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Acute coronary syndrome is an emergency. It happens when the heart is not getting enough blood.
The coronary arteries supply oxygen-rich blood to the heart muscle. If these arteries are narrowed or blocked, the heart does not get enough oxygen. This can cause unstable angina or a heart attack.
Any type of acute coronary syndrome needs to be treated right away.
Acute coronary syndrome happens because blood flow has slowed or stopped in the arteries that supply blood to the heart muscle. It's most often caused by coronary artery disease (sometimes called heart disease).
Coronary artery disease is caused by atherosclerosis (sometimes called hardening of the arteries).
With atherosclerosis, a substance called plaque builds up in the coronary arteries. Plaque leads to angina by making the arteries more narrow. This narrowing limits blood flow to the heart muscle. A heart attack happens when blood flow is completely blocked.
Symptoms of acute coronary syndrome include:
For men and women, the most common symptom is chest pain or pressure. But women are somewhat more likely than men to have other symptoms, like shortness of breath, nausea, and back or jaw pain.
People also describe the symptoms as discomfort, pressure, squeezing, or heaviness in the chest. The pain may spread down the left shoulder and arm and to other areas.
People with unstable angina often describe their symptoms as different from their typical pattern of stable angina. For example, symptoms might happen when they're at rest and they're not using much energy or feeling stressed.
A doctor will do a physical examination and ask about your symptoms and past health. He or she will also ask about your family's health. You'll have several tests to find what is causing your symptoms.
An electrocardiogram can help show whether you have angina or have had a heart attack. This test measures the electrical signals that control your heart's rhythm.
A blood test will look for a rise in cardiac proteins. The heart releases these substances when it's damaged.
In some cases, the doctor might do a test called a cardiac perfusion scan. It checks to see if your heart is getting enough blood. It also can check for areas of damage after a heart attack.
If you call 911, treatment will start in the ambulance. You may be given aspirin and other medicines.
In the hospital, the doctor will work right away to return blood flow to your heart. You may be given:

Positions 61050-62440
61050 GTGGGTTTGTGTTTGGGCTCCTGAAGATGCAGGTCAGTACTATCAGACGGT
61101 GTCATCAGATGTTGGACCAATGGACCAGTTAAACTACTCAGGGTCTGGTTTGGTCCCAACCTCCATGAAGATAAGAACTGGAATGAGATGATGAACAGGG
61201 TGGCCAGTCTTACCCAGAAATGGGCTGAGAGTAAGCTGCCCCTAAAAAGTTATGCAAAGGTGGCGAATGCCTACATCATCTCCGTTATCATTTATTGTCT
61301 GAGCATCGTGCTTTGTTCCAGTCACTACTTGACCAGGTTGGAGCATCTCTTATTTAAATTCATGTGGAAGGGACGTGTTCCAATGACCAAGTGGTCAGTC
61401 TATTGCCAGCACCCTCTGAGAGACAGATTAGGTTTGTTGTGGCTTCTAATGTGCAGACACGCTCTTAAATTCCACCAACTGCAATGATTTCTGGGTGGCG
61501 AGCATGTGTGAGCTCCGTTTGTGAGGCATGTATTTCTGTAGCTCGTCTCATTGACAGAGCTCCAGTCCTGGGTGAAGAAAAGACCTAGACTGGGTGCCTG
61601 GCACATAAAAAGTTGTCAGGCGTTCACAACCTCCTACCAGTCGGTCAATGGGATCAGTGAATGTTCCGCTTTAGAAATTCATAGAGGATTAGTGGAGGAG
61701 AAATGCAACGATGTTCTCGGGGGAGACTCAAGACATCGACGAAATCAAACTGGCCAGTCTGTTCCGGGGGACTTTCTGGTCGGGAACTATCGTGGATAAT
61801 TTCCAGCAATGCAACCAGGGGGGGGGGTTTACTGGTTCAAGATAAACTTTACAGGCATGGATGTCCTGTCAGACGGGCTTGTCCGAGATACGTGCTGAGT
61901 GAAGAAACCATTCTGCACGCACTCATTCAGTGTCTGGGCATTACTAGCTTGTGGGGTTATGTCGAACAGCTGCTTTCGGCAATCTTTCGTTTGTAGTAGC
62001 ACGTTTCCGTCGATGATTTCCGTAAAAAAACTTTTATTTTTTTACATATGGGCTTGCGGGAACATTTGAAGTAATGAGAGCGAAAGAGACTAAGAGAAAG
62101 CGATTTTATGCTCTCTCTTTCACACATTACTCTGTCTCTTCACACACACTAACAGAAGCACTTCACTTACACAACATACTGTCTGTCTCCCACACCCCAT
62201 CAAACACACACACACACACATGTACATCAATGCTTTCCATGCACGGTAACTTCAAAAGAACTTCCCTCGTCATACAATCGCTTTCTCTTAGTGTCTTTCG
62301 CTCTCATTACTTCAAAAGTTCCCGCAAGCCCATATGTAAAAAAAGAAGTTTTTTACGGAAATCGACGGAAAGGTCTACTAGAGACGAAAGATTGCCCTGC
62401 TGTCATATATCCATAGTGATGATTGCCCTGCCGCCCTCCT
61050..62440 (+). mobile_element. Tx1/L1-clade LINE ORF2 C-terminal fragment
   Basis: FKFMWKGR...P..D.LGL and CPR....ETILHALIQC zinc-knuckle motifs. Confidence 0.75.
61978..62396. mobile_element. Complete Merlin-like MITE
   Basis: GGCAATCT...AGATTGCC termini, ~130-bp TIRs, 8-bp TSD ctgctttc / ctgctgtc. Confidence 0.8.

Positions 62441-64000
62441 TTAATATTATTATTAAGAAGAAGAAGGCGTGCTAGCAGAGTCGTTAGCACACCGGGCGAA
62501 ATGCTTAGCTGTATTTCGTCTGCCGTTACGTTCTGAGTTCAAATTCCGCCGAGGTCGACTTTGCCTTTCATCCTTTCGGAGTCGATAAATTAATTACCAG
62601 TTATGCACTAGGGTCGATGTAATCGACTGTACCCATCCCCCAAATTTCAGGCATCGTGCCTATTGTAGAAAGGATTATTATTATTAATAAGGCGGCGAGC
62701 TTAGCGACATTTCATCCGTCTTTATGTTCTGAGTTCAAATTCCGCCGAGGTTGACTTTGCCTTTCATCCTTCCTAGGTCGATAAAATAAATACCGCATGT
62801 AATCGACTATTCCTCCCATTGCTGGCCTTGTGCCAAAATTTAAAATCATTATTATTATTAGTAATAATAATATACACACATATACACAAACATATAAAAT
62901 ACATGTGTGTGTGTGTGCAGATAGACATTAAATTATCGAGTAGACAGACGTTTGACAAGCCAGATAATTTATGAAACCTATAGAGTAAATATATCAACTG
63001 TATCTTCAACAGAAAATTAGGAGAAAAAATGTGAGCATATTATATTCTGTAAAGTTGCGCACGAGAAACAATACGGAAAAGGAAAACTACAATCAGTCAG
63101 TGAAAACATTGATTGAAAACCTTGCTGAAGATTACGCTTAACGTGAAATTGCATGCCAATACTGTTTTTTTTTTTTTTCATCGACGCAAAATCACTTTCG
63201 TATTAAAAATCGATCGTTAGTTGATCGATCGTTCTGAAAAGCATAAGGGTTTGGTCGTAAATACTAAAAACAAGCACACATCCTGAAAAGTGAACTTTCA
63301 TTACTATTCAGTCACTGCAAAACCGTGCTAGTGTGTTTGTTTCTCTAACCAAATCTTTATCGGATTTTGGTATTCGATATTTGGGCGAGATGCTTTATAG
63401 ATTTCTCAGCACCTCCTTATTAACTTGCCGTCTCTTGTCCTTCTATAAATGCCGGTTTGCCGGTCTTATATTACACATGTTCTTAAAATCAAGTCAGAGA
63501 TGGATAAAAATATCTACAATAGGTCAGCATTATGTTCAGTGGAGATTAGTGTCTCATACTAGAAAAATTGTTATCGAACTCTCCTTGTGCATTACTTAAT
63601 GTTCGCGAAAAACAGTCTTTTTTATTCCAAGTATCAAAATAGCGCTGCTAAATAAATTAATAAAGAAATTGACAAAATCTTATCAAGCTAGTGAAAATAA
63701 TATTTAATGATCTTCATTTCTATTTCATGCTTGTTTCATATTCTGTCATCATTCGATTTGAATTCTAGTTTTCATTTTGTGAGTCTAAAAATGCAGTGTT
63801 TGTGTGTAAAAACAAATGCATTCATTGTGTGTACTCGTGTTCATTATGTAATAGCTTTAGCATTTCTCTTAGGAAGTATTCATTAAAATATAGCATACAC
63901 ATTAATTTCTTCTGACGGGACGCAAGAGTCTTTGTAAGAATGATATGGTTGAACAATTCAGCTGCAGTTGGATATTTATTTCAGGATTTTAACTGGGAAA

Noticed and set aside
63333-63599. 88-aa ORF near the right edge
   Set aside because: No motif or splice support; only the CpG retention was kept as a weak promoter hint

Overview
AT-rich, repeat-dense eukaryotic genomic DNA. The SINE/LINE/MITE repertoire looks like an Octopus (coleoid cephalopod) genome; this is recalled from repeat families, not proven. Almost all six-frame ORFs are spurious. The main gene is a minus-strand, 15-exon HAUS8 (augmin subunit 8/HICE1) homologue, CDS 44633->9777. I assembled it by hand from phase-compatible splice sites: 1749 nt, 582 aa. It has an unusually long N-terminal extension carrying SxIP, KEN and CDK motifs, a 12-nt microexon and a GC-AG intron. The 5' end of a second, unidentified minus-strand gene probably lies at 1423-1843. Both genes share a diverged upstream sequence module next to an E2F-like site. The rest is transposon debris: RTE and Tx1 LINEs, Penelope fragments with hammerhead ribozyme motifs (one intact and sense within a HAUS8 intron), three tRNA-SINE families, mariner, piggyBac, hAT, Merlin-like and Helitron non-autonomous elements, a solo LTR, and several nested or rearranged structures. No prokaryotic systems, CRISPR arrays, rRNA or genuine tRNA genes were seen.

Your test results will help your doctor decide about more treatment. You might have angioplasty or bypass surgery to improve blood flow to your heart.
When you get out of the hospital, you will keep taking medicines that lower your risk for a heart attack. These may include:
A heart-healthy lifestyle also helps lower your chance of a heart attack. This lifestyle includes taking steps to quit smoking, eat heart-healthy foods, get regular exercise, and stay at a healthy weight. Manage other health problems such as diabetes, high cholesterol, and high blood pressure. Also, if you think you may have a problem with alcohol or drug use, talk with your doctor.
Talk to your doctor about trying a cardiac rehab program. Ask your doctor if it is right for you. In cardiac rehab, you get education and support that help you make new, healthy habits. For example, it can help you find ways to eat a healthy diet and get more exercise.
A heart-healthy lifestyle and medicine can help prevent acute coronary syndrome. This includes being active, staying at a healthy weight, not smoking, and eating heart-healthy foods. Managing other health problems, such as diabetes, high blood pressure, and high cholesterol, can also help.
Current as of: April 29, 2021
Author: Healthwise StaffMedical Review: Rakesh K. Pai MD, FACC - Cardiology, ElectrophysiologyE. Gregory Thompson MD - Internal MedicineMartin J. Gabica MD - Family MedicineAdam Husney MD - Family MedicineKathleen Romito MD - Family MedicineGeorge Philippides MD - Cardiology
Current as of: April 29, 2021
Author: Healthwise Staff
Medical Review:Rakesh K. Pai MD, FACC - Cardiology, Electrophysiology & E. Gregory Thompson MD - Internal Medicine & Martin J. Gabica MD - Family Medicine & Adam Husney MD - Family Medicine & Kathleen Romito MD - Family Medicine & George Philippides MD - Cardiology
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